While writing my graduate thesis, “Conflicting Views of Culture and Power: The Arab World in Marguerite Henry’s King of the Wind”, Dawn Heinecken also published an article about the absence of scholarship on Henry’s works. These proposed collections therefore seek to increase the scholarship available about Marguerite Henry.

Contagions and Non-Human Animals: (Re)Viewing Disregarded Species in Real and Imagined Pandemics

updated: 
Saturday, October 17, 2020 - 11:08am
St. Thomas University
deadline for submissions: 
Tuesday, December 15, 2020

Contagions and Non-Human Animals: (Re)Viewing Disregarded Species in Real and Imagined Pandemics

The impact of COVID-19 and the threat that it poses to future human experiences has been well-documented in news reports during the past few months. However, now that non-human animals are possible carriers and becoming infected, their experiences, while often overlooked, are nevertheless integrated into the worldwide pandemic.

Thus, this collection seeks to balance essays about non-human animals during real-world pandemics, such as the COVID-19 one, with those of their experiences during literary or cinematic ones. The scope of this call for papers is broad and can include topics such as:

Writing the Pandemic: Perspectives on Pandemic Literature

updated: 
Saturday, October 17, 2020 - 10:05am
Dr Rakhi Vyas, Department of English, Jai Narain Vyas University
deadline for submissions: 
Saturday, November 7, 2020

Call for Papers

Writing the Pandemonium: Perspectives on Pandemic Literature

 

 

Proposals for an edited book/ anthology of chapters on Pandemic Literature i.e. novels, poetry, short fiction pertaining to Pandemic Literature.

 

Call for book chapters: edited collection on Chen Qing Ling/The Untamed

updated: 
Friday, October 16, 2020 - 11:15am
Cathy Yue Wang/Shanghai Normal University and Maria Alberto/University of Utah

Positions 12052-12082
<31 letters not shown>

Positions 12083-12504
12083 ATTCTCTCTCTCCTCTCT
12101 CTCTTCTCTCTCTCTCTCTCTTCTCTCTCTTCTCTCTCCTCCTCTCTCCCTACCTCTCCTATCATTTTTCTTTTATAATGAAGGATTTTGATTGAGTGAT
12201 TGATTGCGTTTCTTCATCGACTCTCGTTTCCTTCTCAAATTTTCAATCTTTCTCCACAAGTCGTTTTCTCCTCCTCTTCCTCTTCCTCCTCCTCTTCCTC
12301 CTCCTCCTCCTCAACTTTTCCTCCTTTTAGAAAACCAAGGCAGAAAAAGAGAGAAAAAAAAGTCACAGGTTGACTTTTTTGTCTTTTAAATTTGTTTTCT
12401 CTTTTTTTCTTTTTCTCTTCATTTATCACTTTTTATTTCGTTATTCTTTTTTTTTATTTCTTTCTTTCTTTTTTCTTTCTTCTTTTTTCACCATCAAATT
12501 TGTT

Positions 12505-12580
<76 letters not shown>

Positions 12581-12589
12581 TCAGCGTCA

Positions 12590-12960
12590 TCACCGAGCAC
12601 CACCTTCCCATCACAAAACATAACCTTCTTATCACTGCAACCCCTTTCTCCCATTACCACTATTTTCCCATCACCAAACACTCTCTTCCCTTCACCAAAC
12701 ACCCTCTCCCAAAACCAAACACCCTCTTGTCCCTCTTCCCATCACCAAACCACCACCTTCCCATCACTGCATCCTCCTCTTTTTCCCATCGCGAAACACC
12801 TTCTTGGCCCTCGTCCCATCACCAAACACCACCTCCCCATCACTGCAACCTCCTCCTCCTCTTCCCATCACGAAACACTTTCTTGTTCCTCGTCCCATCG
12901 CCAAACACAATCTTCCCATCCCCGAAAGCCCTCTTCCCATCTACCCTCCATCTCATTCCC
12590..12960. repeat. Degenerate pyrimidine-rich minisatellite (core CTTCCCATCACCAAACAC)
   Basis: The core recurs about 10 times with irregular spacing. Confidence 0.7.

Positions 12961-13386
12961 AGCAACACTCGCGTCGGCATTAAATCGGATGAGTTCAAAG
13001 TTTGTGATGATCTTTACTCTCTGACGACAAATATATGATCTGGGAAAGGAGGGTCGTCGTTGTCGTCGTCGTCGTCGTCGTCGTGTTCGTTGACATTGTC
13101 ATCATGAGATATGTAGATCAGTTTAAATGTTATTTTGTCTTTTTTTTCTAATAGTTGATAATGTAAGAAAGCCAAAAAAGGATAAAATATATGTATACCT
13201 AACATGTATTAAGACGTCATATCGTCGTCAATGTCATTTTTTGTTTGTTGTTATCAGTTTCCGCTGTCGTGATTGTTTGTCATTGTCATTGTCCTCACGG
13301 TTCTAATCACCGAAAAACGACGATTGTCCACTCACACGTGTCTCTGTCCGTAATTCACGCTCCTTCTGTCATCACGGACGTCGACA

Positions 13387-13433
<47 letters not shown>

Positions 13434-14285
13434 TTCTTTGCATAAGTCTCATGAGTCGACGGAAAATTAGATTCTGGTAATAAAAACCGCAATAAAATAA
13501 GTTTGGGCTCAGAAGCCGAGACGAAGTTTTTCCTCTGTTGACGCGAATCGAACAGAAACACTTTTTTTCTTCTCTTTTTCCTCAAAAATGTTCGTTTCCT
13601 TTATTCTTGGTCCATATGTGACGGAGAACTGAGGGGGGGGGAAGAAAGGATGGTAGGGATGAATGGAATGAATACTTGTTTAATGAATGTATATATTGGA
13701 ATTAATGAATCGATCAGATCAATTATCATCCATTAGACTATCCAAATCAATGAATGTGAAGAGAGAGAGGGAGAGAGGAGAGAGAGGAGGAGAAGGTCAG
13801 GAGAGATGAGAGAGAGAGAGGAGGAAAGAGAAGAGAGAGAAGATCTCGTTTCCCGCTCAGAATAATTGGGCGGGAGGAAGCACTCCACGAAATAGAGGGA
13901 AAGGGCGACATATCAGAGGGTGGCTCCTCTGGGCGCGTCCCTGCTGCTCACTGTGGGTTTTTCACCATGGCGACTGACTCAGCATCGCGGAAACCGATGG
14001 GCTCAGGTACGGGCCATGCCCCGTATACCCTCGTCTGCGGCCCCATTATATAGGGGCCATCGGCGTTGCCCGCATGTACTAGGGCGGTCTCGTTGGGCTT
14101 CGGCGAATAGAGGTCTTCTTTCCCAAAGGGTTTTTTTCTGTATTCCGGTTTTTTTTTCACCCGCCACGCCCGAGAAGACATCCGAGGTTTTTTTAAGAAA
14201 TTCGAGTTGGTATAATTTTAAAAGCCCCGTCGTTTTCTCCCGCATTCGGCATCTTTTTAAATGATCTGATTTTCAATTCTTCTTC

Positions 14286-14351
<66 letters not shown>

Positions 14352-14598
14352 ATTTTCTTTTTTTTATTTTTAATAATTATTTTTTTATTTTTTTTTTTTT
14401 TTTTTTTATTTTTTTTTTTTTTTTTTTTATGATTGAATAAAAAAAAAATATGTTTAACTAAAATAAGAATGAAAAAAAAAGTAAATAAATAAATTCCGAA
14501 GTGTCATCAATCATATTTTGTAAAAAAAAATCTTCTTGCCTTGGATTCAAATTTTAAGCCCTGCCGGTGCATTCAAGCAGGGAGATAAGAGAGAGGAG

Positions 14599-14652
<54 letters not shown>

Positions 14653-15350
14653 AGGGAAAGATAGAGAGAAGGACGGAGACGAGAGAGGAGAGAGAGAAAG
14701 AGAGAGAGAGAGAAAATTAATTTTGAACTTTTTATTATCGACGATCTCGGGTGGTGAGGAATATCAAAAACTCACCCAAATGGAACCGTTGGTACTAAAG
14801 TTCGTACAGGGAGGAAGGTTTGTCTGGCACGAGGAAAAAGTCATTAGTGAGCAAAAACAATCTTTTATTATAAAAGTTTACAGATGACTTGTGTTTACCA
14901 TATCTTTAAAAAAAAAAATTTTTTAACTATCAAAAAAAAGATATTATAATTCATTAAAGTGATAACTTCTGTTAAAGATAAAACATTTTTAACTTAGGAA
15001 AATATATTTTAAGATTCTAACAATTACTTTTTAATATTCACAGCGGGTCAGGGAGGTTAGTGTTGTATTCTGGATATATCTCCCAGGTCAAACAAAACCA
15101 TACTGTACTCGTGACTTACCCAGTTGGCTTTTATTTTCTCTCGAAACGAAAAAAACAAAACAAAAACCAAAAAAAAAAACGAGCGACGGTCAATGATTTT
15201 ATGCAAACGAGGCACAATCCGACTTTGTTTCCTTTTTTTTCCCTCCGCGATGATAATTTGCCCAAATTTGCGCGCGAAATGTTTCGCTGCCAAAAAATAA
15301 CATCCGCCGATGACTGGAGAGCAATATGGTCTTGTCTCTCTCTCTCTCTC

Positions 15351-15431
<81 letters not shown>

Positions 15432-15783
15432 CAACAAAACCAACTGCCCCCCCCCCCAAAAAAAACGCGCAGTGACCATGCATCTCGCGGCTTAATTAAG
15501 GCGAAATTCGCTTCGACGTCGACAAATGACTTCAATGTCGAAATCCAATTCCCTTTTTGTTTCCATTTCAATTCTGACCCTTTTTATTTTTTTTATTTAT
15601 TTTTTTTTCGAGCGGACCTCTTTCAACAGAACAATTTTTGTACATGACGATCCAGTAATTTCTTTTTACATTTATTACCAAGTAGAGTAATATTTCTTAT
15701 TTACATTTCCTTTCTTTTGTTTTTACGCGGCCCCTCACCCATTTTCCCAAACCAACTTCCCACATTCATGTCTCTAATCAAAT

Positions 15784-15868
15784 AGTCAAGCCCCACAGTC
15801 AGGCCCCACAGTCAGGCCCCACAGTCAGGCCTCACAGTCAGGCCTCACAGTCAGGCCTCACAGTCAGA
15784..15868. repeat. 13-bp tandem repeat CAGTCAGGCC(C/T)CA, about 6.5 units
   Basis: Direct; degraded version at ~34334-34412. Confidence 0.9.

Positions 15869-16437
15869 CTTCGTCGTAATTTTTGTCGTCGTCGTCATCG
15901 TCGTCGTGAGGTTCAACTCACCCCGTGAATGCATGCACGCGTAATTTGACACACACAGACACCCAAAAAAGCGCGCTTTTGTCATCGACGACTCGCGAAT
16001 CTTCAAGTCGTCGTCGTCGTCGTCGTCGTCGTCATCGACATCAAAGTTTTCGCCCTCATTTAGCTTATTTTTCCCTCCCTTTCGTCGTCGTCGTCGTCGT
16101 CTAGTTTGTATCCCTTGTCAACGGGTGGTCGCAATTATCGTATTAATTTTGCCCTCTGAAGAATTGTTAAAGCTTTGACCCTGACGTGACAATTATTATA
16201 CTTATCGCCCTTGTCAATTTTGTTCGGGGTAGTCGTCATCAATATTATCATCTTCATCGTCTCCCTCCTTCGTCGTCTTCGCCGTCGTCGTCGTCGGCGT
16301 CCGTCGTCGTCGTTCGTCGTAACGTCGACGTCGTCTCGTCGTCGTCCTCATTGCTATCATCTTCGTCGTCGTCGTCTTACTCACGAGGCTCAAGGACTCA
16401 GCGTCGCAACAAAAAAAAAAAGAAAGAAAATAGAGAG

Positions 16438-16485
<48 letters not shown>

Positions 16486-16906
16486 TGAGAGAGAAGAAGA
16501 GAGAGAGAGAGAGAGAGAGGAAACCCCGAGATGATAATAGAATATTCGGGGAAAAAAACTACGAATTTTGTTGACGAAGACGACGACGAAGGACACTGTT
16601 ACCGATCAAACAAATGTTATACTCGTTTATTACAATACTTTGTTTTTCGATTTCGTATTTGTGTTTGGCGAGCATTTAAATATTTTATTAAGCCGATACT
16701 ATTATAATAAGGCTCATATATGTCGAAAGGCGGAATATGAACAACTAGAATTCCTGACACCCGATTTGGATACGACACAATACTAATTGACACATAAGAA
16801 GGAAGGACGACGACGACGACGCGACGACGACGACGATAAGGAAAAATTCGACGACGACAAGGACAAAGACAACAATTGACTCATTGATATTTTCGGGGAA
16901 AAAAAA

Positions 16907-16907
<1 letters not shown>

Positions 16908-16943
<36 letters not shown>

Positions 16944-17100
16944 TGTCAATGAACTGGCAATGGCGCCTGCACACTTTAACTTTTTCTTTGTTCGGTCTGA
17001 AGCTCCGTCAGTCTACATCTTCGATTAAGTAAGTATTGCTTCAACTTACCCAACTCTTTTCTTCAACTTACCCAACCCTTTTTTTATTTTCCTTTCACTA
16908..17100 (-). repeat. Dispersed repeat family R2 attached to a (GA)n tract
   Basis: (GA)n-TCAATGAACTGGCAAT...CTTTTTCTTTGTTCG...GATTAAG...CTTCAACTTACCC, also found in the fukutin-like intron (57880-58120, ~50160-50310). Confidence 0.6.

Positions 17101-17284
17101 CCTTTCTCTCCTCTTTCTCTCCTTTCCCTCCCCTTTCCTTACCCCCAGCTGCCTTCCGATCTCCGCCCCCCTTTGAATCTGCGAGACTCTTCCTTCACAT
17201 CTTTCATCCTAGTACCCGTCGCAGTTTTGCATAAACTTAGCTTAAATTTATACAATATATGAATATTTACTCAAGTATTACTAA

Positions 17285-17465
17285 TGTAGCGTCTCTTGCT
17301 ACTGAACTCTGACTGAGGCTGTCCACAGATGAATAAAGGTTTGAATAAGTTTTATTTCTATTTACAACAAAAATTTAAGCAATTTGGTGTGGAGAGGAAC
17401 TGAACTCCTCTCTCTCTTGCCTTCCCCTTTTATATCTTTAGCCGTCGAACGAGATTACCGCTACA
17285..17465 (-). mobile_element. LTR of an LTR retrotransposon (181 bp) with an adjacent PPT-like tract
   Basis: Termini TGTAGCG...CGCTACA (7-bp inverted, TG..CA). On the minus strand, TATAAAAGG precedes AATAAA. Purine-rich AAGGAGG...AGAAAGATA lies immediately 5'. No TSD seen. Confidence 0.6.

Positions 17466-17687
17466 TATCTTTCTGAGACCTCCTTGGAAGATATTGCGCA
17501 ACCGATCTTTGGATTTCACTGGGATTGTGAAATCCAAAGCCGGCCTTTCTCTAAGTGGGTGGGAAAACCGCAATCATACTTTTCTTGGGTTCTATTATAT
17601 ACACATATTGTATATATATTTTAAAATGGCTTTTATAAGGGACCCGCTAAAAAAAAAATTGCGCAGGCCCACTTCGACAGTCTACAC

deadline for submissions: 
Friday, January 15, 2021

CALL FOR BOOK CHAPTERS on Chen Qing Ling/The Untamed

Thanks to an increasing range of streaming platforms, a greater general familiarity with adaptation-driven and transmedial storytelling, and faster rates of communication among invested viewers—among other factors! —audiences today have access to an increasingly transcultural range of popular culture content. The 2019 Chinese web series Chen Qing Ling (English translation: The Untamed) is one such example. While the show is not the first of its various genres or circumstances, it has generated and sustained a wide appeal that is worth exploring.

 

Premodern New Materialisms

updated: 
Friday, October 16, 2020 - 11:12am
Adin Lears and Tekla Bude
deadline for submissions: 
Friday, January 15, 2021

      In recent decades, critical theory and scholarship have taken up the category of matter and the material in order to renew interrogations of categories such as the “self” and the “human.” But whereas mid-twentieth century scholarship’s Marxist-historicist turn focused on material circumstances of reading and its social and political effects, these more recent theoretical endeavors – loosely aggregated under the framework of “new materialism” – explore and expand the notion of matter itself: what, after all, is matter, and how does it affect society and its discursive practices? How does it have agency or force, and how does it relate to life, broadly understood?

The Nonhuman in American Literary Naturalism

updated: 
Friday, October 16, 2020 - 10:57am
Kenneth K Brandt and Karin M Danielsson
deadline for submissions: 
Friday, January 8, 2021

Call for proposals

The Nonhuman in American Literary Naturalism

Editors: Kenneth K Brandt and Karin M Danielsson

“Shakespeare’s Difficult Pleasures: New Essays on Carnival, Philosophy, and Moral Agency in honor of Michael Bristol”

updated: 
Friday, October 16, 2020 - 10:54am
J. F. Bernard Champlain College
deadline for submissions: 
Friday, November 6, 2020

This collection aims to celebrate the work and influence of Michael Bristol by producing new scholarship on Shakespeare, early modern theater, and their enduring and complicated legacy in our modern world. Bristol’s criticism has left a profound impact on the fields on Shakespeare and early modern studies, in particular as it relates to questions of dramatic agency, theory and philosophy, to matters pertaining to the carnivalesque body, as well as to ideas of cultural production.

 

Psychoanalysis and Hermeneutics

updated: 
Friday, October 16, 2020 - 10:54am
Critical Hermeneutics
deadline for submissions: 
Tuesday, December 1, 2020

CRITICAL HERMENEUTICS

http://ojs.unica.it/index.php/ecch